Tools needed for drawing portraits in graphite
Staedtler Mars Lumograph
I’m really liking the Staedtler Mars Lumograph 100 range of pencils at the minute. They have a huge set of 24, ranging from grades 10h (hardest/lightest, to 12b (softest/darkest). Alongside this set, they also have the Mars Lumograph ‘Black’ Pencils. Sold in a tin of 6 ranging from HB to 8B. They’re a mix of graphite and carbon and will provide you with a jet black Matt finish. Derwent pencils are also a fave of mine.
GRAPHITE AND CHARCOAL POWDER
Cretacolour and Generals
I do not generally use these often, but two brands that get great reviews are Generals and Cretacolor. Using either is good for covering larger areas quickly, and highlighting when using powder works really well when it’s been lightly laid down using the dry brush technique.
I love creating all those little details, and as such, I always use Smooth, Heavyweight Paper. I enjoyed using Daler Rowney - Heavyweight- smooth 220g, but then I found Strathmore Bristol Board - Vellum (which is a medium-grain surface but actually quite smooth), and smooth surface - 300 series 270g. There are many different brands out there but if you’re looking to pick up all the little details in a drawing and create smooth skin blends, then a smooth surface is the way to go. The Strathmore is my new go-to paper but I also want to try Canson soon.
ERASERS FOR HIGHLIGHTING
Tombo Mono Zero mechanical eraser
This eraser is fantastic for picking out those really delicate highlights in a portrait. The strands of hair, a twinkle in their eye, pores in the skin etc. I normally use fine grade sandpaper to either bring the 2mm rubber refill to a point or to keep it flat but with a sharper edge by rubbing the pen perpendicular to the sandpaper. You can use a craft knife for this but I find the sandpaper is a bit quicker and easier.
Koh-I-Noor pencil eraser
I use both the Mono and Koh-I-Noor pencil erasers in equal measure. The Ko-I-Noor is a bit softer and they both work great and in a similar fashion. I also use sandpaper to sharpen. You don’t have to press hard at all to bring a little graphite up, but always try to be mindful not to lay the graphite down too hard beforehand.
Derwent or Tihoo
The main difference between these two is the size of rubber. Derwent provides you with a 5mm tube, and Tihoo provides 5mm and 2mm. They both work incredibly well on either graphite or colour pencil, and sandpaper will sharpen to a fine point.
I notice quite a few artists using embossing tools to create indented lines in the paper… for hair highlights etc. The idea is to create lines indented into the paper so when you lightly cover with graphite, it will leave the indented lines white. This method, although effective, Has never really sat well with me. I think because It feels like I’m damaging the paper.
Roll of tissue/make up cotton pad/cotton buds/brushes/blending stump/chamois leather
I use most of these for different aspects of the portrait which I’m working on. For example, I’ll use a roll of ordinary bathroom tissue or chamois leather to really smooth out the layers of skin. However, this technique takes up a little graphite so if I need darker values I might start using a filbert or makeup brush as this doesn’t take away the darker shades of graphite you just laid down. Blending stumps come in all different sizes and are good for detail smoothing, as are cotton buds.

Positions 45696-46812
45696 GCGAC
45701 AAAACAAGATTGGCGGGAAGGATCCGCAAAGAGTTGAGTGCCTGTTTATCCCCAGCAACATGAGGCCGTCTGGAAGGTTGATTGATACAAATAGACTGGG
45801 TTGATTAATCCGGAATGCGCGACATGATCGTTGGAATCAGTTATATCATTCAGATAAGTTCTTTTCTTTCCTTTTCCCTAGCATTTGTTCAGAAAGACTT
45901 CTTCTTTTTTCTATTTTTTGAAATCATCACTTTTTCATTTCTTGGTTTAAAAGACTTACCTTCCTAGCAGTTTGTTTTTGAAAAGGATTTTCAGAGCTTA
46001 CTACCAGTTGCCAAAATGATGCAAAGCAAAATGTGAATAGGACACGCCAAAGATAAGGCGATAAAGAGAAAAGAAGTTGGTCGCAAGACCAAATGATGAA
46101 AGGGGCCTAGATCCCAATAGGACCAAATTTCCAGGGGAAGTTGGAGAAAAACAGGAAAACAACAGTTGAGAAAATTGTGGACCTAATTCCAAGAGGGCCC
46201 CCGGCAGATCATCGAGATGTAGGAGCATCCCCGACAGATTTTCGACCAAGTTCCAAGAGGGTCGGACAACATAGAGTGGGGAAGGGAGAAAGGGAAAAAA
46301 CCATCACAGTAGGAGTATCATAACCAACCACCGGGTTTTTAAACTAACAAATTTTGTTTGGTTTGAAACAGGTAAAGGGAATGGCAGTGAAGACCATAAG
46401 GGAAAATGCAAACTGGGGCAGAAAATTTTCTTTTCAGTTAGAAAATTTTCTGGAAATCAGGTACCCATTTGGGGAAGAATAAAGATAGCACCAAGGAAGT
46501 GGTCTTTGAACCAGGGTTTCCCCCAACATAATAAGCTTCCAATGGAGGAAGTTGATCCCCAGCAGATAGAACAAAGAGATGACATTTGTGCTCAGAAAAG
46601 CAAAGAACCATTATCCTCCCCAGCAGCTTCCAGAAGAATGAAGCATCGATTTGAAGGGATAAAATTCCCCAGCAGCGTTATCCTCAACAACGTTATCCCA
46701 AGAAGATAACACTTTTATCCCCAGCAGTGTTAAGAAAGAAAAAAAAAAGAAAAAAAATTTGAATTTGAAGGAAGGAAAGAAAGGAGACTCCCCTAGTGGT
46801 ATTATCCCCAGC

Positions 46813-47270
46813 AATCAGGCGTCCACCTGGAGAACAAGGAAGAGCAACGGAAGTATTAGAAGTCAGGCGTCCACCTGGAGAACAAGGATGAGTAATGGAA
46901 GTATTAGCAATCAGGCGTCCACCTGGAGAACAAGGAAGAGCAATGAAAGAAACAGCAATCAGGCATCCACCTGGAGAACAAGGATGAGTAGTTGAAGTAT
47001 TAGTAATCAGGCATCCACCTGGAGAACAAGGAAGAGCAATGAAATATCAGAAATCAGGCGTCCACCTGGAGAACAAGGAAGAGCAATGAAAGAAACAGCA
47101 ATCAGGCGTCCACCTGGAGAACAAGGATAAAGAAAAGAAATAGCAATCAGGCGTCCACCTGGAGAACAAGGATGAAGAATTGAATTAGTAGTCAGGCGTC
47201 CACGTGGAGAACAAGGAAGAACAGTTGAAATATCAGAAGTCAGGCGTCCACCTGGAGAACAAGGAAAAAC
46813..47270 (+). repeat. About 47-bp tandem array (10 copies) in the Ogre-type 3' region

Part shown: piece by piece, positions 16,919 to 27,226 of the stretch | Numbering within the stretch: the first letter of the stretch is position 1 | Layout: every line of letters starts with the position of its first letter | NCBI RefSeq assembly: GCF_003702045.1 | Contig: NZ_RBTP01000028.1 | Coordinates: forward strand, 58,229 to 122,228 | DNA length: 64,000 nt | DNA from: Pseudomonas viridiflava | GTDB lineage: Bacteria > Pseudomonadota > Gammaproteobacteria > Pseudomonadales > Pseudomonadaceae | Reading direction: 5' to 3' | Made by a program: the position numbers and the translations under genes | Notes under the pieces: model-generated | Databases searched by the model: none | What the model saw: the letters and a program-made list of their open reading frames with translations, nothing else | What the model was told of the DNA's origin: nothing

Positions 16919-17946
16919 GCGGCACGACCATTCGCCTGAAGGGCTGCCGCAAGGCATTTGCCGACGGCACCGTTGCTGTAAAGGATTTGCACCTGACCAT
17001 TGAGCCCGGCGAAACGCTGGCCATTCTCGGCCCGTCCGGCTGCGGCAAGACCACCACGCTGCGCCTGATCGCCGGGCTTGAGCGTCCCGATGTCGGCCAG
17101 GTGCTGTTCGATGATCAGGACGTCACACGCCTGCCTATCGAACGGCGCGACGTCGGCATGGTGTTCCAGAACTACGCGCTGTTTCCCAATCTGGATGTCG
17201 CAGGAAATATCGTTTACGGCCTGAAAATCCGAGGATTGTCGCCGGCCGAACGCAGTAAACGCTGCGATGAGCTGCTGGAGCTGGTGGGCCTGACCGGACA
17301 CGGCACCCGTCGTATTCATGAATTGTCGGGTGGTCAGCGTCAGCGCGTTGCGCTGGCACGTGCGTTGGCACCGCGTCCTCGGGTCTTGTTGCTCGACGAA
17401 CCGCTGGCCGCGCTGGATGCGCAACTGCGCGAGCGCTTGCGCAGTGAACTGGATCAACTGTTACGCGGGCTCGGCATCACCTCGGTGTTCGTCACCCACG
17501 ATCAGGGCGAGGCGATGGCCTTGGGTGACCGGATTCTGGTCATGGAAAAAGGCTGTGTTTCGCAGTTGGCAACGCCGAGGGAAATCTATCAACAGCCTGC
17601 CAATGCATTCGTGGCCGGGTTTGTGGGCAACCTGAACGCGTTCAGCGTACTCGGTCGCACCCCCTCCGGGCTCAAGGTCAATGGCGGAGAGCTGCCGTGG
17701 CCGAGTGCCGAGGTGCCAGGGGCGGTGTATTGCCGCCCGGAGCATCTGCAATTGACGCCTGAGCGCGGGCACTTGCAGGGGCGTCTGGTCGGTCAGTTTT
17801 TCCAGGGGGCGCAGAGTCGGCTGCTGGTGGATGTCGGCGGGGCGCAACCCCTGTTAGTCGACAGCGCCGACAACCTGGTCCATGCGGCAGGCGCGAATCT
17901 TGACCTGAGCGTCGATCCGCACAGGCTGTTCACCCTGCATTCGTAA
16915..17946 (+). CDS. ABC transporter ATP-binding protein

I use Rotring mechanical pencils every now and again to do those intricate spots on a portrait-like eyebrows, lashes, straight hair etc. You can buy different value refills, and different size pencils. There are many brands out there that do a great job, but these are quite inexpensive to buy.
I can remember when I very first started using one of these, and I couldn’t really see the benefit. But... this little gem can be a lifesaver. Whether you’re rolling the end into the finest of points to delicately lighten a tiny spot of graphite, or you’re using it like a ball to soften larger edges, it’s a great tool to have in your kit, and I love it! It’s basically like putty, it doesn’t leave bits all over your paper, and it even cleans itself :)
FINE GRAIN SAND PAPER
This is another item that I love to have laying on my studio table. As mentioned above, it’s great for sharpening your equipment... it’s a great time saver. It’s also good to sharpen and clean your blending stumps. You can even use it to scribble whatever shade of graphite you need directly onto the sandpaper, to create a powder. This is good if you want to use the dry brush technique - great for covering large areas with graphite or to create smooth blends.
Posca paint pen (bullet shaped nib)
I don’t normally get along with paint pens. Maybe I’m expecting them to behave how they’re not meant to behave!? However, I like the Posca ‘bullet nib’ pen but I only use this for that sparkle in the eye, or shine on the lips.
DESKTOP PENCIL SHARPENER
I love using a desktop pencil sharpener. Not only do they provide a really sharp tip, but they also pretty much negate broken leads. You can get motorised ones but I use a traditional hand-operated one. Cost approx £15.
I hope you found this helpful and would love to hear your thoughts. Stay tuned for information on drawing techniques :)